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Summit Insurance Co. v. Stricklett

Superior Court of Rhode Island

January 19, 2017

SUMMIT INSURANCE COMPANY
v.
ERIC STRICKLETT, SCOTT ALVES, JOHN ALVES, AND CATHY ALVES

         Providence County Superior Court

          For Plaintiff: Ronald Langlois, Esq.

          For Defendant: Paul S. Cantor, Esq.; Michael R. DeLuca, Esq.

          DECISION

          LANPHEAR, J.

         This matter came on for trial on the motion of Summit Insurance Company (Summit) for a declaratory judgment. The declaratory judgment seeks to determine the rights and obligations of the parties pursuant to a Rhode Island Automobile Insurance Policy issued by Summit to one of the Defendants, Eric Stricklett.

         Specifically, Summit is seeking a declaration as to whether Summit has an obligation to pay any amounts (interest or attorneys' fees) beyond its policy limits on any judgment in connection with an underlying personal injury action. The counterclaim Plaintiffs in this action, Scott Alves, John Alves, and Cathy Alves (the Alves) are Plaintiffs in the underlying case pending against Mr. Stricklett in the Providence County Superior Court (PC-2011-5499). In the underlying action, the Alves are seeking the recovery of damages arising out of an automobile accident that occurred on April 26, 2002 when Mr. Stricklett struck Scott Alves with his automobile. The Alves filed a counterclaim against Summit asserting that Summit is liable for all accrued prejudgment interest on all of the Alves' damages, and that Summit is also liable for all damages over and above any policy limits.

         I Facts and Travel

         On April 26, 2002, while driving his automobile on Newport Avenue in the city of Pawtucket, Rhode Island, Erick Stricklett hit a young pedestrian, Scott Alves. (Trial Ex. BB, Uniform Accident Report.) The numerous witnesses that were interviewed separately unanimously stated that Scott ran across the street without looking. Id. At the time of the accident, Mr. Stricklett was insured pursuant to a Summit Insurance Company Personal Automobile Policy with bodily injury coverage of $25, 000 per person and $50, 000 per accident. (Trial Ex. L, Letter from Summit). In December of 2002, Summit visited the scene of the accident and took photographs. (Agreed Statement of Facts ¶ 7). On December 18, 2002 and January 2, 2003, counsel for the Alves forwarded a copy of all of Scott's medical records and bills for his treatment as of that date to Summit. (Trial Exs. F and G, Letters to Summit.) On March 24, 2003, Summit wrote to the Alves' counsel explaining that they investigated the claim and found that Mr. Stricklett was not at fault for the boy's injuries, and as a result, Summit would not be making any settlement offers on the case. (Trial Ex. H, Letter of Dennis J. Franchetti.) On April 15, 2003, counsel for the Alves returned correspondence to Summit stating that to the contrary, they felt as though Mr. Stricklett was at fault and they were going to proceed with the claim. (Trial Ex. I, Letter from the Alves' counsel to Dennis J. Franchetti.) Time passed, and all counsel appeared to be inactive on this claim for about eight years. (Agreed Statement of Facts ¶ 8.)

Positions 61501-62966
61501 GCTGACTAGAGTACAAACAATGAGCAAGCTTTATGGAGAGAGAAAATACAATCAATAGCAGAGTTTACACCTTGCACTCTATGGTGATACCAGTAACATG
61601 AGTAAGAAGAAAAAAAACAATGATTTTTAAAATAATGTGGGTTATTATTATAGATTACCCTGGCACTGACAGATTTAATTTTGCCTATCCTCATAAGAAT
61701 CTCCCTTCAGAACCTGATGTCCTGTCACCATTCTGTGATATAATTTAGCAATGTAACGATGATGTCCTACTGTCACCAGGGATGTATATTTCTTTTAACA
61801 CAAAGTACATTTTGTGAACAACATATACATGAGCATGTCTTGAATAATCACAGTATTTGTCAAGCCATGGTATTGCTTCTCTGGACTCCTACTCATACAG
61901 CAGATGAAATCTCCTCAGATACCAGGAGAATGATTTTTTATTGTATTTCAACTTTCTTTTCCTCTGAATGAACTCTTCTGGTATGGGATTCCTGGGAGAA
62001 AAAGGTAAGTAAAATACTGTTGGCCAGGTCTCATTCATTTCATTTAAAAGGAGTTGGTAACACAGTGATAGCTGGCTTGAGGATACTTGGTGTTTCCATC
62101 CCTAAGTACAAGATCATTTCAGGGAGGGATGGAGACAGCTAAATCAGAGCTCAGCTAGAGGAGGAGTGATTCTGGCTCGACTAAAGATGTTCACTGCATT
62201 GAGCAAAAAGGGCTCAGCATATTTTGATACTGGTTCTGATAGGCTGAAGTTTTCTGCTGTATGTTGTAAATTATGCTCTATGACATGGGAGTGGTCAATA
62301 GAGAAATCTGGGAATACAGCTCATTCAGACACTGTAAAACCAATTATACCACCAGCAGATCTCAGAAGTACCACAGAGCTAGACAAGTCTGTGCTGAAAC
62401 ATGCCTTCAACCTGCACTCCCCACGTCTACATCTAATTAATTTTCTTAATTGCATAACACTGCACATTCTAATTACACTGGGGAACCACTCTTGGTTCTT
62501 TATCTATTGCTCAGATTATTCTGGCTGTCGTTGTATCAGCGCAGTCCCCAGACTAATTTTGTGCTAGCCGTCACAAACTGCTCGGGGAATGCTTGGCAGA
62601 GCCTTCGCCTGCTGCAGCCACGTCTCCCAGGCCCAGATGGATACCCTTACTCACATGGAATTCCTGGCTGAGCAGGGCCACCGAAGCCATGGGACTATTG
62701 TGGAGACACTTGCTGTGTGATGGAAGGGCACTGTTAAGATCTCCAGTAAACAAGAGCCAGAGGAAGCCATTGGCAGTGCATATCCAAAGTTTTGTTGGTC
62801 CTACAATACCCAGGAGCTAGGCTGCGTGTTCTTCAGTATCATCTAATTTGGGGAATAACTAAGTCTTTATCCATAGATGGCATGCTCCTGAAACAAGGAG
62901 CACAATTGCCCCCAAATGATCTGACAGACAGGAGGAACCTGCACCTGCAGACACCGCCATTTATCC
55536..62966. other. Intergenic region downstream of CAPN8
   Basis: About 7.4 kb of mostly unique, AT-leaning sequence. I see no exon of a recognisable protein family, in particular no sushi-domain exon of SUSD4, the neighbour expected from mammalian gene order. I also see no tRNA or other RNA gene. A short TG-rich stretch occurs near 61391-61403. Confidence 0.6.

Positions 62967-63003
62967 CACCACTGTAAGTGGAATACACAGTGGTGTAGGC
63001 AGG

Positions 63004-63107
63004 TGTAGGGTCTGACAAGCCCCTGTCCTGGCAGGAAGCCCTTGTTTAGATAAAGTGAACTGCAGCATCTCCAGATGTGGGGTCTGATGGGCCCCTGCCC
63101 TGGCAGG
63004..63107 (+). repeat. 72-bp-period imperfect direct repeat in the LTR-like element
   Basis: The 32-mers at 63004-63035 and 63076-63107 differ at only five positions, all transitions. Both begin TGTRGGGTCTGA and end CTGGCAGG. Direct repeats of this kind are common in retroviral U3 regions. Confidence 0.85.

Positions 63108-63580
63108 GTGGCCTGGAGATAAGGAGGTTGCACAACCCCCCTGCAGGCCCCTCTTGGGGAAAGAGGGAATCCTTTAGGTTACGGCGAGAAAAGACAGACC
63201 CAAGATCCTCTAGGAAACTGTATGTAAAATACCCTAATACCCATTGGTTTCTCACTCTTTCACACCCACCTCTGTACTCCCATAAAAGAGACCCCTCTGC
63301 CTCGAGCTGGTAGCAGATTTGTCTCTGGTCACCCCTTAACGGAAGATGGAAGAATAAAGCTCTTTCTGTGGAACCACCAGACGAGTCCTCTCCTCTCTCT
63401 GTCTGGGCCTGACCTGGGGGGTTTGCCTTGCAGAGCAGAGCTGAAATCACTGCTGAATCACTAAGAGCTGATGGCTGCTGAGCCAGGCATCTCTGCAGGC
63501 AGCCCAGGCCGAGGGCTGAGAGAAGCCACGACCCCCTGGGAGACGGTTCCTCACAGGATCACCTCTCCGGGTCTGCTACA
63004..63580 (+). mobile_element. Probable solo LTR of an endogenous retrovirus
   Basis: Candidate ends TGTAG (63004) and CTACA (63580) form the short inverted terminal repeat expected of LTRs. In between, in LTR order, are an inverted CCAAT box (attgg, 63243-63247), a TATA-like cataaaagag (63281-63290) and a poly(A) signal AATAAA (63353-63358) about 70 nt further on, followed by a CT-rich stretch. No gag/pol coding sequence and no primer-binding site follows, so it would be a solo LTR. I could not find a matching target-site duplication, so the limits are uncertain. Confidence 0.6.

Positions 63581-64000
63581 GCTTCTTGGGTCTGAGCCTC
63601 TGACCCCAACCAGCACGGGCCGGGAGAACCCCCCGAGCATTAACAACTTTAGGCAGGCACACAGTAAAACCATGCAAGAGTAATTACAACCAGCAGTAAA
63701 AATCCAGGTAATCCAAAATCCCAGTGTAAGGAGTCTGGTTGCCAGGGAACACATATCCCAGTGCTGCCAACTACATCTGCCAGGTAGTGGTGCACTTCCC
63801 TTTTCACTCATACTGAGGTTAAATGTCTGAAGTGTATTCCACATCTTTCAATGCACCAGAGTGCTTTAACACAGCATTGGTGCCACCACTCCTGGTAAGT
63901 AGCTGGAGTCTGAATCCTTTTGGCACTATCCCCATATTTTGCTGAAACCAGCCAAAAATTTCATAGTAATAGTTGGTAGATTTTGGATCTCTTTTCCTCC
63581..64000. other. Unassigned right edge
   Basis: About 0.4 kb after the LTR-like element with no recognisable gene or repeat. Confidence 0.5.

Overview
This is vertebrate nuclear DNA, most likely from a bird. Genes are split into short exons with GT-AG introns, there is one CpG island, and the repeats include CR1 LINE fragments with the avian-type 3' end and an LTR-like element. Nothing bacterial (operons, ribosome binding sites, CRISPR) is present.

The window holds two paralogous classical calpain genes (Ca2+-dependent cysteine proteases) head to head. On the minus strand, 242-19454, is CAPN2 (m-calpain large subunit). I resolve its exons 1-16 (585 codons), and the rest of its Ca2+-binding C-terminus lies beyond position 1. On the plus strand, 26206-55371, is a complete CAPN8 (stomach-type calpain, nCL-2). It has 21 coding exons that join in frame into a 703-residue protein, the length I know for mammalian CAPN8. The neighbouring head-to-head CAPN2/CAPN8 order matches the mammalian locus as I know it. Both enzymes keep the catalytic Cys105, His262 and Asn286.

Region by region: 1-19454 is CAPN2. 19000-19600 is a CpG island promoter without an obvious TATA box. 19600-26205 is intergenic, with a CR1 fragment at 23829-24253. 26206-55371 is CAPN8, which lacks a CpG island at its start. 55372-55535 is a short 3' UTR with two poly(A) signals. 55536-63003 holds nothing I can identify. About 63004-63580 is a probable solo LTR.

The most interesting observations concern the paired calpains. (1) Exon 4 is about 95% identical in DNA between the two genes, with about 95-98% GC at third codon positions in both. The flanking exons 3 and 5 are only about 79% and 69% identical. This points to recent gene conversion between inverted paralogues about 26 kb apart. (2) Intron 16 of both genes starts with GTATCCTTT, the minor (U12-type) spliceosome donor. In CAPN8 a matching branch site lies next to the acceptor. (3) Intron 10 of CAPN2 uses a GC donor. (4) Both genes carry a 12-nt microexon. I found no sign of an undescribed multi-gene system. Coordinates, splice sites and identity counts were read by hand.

On February 16, 2011, counsel for the Alves again wrote to Summit reminding them of the claim and advising that they were pursuing a lawsuit against Mr. Stricklett. (Trial Ex. J, Letter from the Alves' counsel to Dennis J. Franchetti.) In June of 2011, counsel for the Alves sent a written demand letter to Summit for $300, 000. (Trial Ex. O, Letter from the Alves' counsel, June 15, 2011.) The letter claimed that Summit was responsible for $25, 000 in insurance coverage plus the $275, 000 in interest on all of Scott's damages for Summit's failure to proceed in good faith. Id. One week later, Summit offered Mr. Stricklett's full policy limit of $25, 000 to the Alves. (Trial Ex. P, Letter of June 22, 2011.) Counsel for the Alves notified Summit a few weeks after that they were not interested in this offer and were going to proceed with filing suit. (Trial Ex. Q, Letter from the Alves' counsel, July 13, 2011.)